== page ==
“The eternal mystery of the world is its comprehensibility…The fact that it is comprehensible is a miracle.” – Albert Einstein
US readers of this blog celebrate tomorrow as a special day for feasting and giving thanks. The practice goes way back! It’s found in both European and indigenous American traditions – stemming from gratitude for a good harvest. Back then, gathering enough food to last the winter was never a guaranteed thing. [And fact is, as we discussed over the weekend, for hundreds of millions of people the world over, that warm-season’s-end suspense still remains.] Americans usually acknowledge the 1621 celebration in Plymouth, Massachusetts as the origin of the modern US holiday. However, the Canadian version (celebrated in October) dates back to Frobisher’s celebration of his Atlantic transit in 1578. The Virginian colony, and Spanish explorers, also celebrated earlier autumn feasts.
Readers of this blog have many reasons to be thankful. Some are universal, fundamental. But let’s postpone that discussion and today focus our attention instead on the special reasons why those of us in the business of Earth observations, science, and services, and those of us engaged in extracting Earth’s natural resources, or protecting the environment, or guarding against natural hazards, should feel beholden, grateful, appreciative.
A few hundred words can’t possibly count the ways! And each of you, with some little thought, can come up with your own, better list, or one more tailored to your experience. Please do so! It’s not just an abstract exercise. Here’s a promise. If you and I take the time to write down all the reasons we have to be thankful, then in our encounters with our families, colleagues, and friends over the ensuing hours, day or so, we’ll be engaging them out of our attitude of thankfulness, we’ll be a cheering presence, they’ll be thankful in their turn, and pay it forward to others. It’s that simple.
But back to our short list.
Our work matters. It’s not just that Earth observations, science, and services are intriguing, or fascinating, or that the process of providing these is somehow satisfying intellectually. It’s that the end product – the improved agriculture, more effective water resource management, more efficient energy development and use – benefits seven billion people. Our work saves lives. Together we make everyone around us a little better at what they do and a bit more prosperous in the bargain. We preserve habitat, and biodiversity, and land and seascape and do our part to maintain a world worth living in.
Society in turn acknowledges, cares about and supports this work and our role in it. Many of us are concerned about future federal budgets; the collapse of the supercommittee deliberations, the tumult in European financial markets, US unemployment and many other negatives cloud the budget picture. But as my former NOAA budget-analyst friend used to remark, “Here’s the way to look at budgets. Next year is a disaster. This year is better than we thought it would be. And last year was the best budget year we’ve ever had. And it’s a sliding scale.” That forecast has verified for more than three decades, through all the world’s ups and downs. Despite ClimateGate, despite the tumult over this or that environmental issue, despite jokes about busted weather forecasts, even despite some potholes in the road to establish a NOAA Climate Service, the nation is growing not just more weather-ready but more Earth-savvy generally.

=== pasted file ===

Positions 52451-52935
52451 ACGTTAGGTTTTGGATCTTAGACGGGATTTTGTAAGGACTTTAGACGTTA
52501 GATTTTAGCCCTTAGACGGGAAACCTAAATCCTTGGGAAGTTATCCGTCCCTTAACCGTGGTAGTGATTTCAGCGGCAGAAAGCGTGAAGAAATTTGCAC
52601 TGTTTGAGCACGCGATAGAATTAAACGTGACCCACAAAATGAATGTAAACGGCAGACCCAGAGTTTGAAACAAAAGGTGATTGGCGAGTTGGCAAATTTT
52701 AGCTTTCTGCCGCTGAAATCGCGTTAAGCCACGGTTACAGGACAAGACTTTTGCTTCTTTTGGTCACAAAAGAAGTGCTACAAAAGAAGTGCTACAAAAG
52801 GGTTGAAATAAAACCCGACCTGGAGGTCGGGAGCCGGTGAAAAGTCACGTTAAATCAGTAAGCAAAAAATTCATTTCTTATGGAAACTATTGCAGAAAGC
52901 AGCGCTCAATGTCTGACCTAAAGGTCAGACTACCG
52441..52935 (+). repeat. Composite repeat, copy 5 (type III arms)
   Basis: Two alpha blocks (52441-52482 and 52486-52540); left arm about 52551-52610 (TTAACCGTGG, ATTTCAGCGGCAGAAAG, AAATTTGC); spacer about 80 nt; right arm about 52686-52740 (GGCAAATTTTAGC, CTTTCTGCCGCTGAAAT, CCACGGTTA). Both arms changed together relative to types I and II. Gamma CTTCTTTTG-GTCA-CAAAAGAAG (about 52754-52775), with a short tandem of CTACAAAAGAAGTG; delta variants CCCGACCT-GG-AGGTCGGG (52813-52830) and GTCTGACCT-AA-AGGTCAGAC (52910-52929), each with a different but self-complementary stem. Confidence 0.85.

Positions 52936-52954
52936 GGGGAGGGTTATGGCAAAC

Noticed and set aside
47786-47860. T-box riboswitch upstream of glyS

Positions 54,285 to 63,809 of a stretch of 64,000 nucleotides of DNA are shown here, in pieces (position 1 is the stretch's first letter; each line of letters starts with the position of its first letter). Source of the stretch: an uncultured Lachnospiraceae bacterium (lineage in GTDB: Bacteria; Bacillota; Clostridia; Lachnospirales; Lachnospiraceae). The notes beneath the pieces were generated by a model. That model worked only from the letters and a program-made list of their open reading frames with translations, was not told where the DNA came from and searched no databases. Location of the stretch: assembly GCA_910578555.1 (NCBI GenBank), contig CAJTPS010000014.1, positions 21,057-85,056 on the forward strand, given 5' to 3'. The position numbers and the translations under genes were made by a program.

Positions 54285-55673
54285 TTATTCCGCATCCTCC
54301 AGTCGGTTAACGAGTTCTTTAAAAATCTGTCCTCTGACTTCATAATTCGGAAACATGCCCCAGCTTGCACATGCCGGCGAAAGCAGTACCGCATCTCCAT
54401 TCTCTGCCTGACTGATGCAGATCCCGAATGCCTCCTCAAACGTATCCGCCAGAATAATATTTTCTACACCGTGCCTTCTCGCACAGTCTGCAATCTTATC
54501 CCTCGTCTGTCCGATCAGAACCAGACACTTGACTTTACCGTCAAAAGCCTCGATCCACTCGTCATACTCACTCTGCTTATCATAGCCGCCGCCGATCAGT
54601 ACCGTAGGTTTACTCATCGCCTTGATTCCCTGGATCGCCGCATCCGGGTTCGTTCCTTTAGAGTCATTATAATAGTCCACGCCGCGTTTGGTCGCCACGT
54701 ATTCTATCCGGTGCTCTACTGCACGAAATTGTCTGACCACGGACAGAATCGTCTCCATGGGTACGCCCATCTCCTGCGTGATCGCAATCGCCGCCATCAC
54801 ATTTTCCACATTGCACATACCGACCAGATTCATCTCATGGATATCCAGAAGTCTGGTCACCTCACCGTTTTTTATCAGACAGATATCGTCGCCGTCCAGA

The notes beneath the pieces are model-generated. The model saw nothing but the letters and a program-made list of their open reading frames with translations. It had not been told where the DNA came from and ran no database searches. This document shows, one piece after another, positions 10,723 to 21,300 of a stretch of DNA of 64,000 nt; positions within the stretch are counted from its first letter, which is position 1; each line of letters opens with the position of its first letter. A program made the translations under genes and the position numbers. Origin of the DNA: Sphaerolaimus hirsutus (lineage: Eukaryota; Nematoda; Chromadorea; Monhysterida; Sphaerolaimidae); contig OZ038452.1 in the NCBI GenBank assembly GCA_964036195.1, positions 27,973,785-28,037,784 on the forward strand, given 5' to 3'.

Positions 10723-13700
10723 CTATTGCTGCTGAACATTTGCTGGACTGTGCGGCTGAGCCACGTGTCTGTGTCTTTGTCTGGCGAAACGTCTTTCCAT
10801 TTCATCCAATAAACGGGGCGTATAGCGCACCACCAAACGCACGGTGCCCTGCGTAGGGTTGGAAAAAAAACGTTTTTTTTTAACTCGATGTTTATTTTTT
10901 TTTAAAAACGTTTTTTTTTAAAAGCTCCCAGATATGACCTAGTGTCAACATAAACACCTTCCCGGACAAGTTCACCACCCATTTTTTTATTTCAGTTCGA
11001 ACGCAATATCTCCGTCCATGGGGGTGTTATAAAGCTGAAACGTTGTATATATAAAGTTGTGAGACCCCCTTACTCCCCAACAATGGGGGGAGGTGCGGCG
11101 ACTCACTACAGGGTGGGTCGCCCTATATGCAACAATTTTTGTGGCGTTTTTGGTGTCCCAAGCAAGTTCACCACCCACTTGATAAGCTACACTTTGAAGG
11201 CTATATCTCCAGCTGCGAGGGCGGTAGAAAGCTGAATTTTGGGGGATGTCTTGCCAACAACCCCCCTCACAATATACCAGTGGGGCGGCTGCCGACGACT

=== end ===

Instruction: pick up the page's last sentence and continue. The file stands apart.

We do our work in community. Observing the Earth, studying its behavior, predicting what it’ll do next, and especially when it will turn violent – we’re doing all these things together. We’re not competing with each other so much as serving a common public good. If we want a seven-day forecast for Washington, DC, we need to know the prevailing weather conditions over Siberia today – and vice versa. We have to share data! This is true across national boundaries. It’s true at the state and local level. It’s even the case across public- and private sectors. Researchers and practitioners are also on the same page. We’re in it together, and we act like it. What a privilege to be part of such a special family of professionals!
The real world is proving comprehensible. It’s yielding its secrets. The more we know, the more we realize how what we’ve learned matters, and the more we find that we have yet to learn. But with each forward step, the task looks increasingly doable and rewarding. The same advances in information technology that undergird this progress also allow us to use the information we’ve gained for practical application.
Einstein marveled at this. He realized: things didn’t necessarily have to work this way, and we didn’t necessarily have to be bright enough to fathom those workings. The whole world can marvel at this – and does. But those of us privileged to comprehend should marvel the most.